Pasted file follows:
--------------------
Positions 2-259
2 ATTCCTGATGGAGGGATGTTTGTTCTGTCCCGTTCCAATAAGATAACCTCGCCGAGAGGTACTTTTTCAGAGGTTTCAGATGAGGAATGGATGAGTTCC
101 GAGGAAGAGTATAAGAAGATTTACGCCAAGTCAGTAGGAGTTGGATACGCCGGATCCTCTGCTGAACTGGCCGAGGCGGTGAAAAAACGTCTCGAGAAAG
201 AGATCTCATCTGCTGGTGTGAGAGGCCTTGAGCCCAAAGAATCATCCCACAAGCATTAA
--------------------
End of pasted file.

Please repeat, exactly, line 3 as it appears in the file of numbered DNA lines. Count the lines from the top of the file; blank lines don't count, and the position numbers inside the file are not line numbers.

101 GAGGAAGAGTATAAGAAGATTTACGCCAAGTCAGTAGGAGTTGGATACGCCGGATCCTCTGCTGAACTGGCCGAGGCGGTGAAAAAACGTCTCGAGAAAG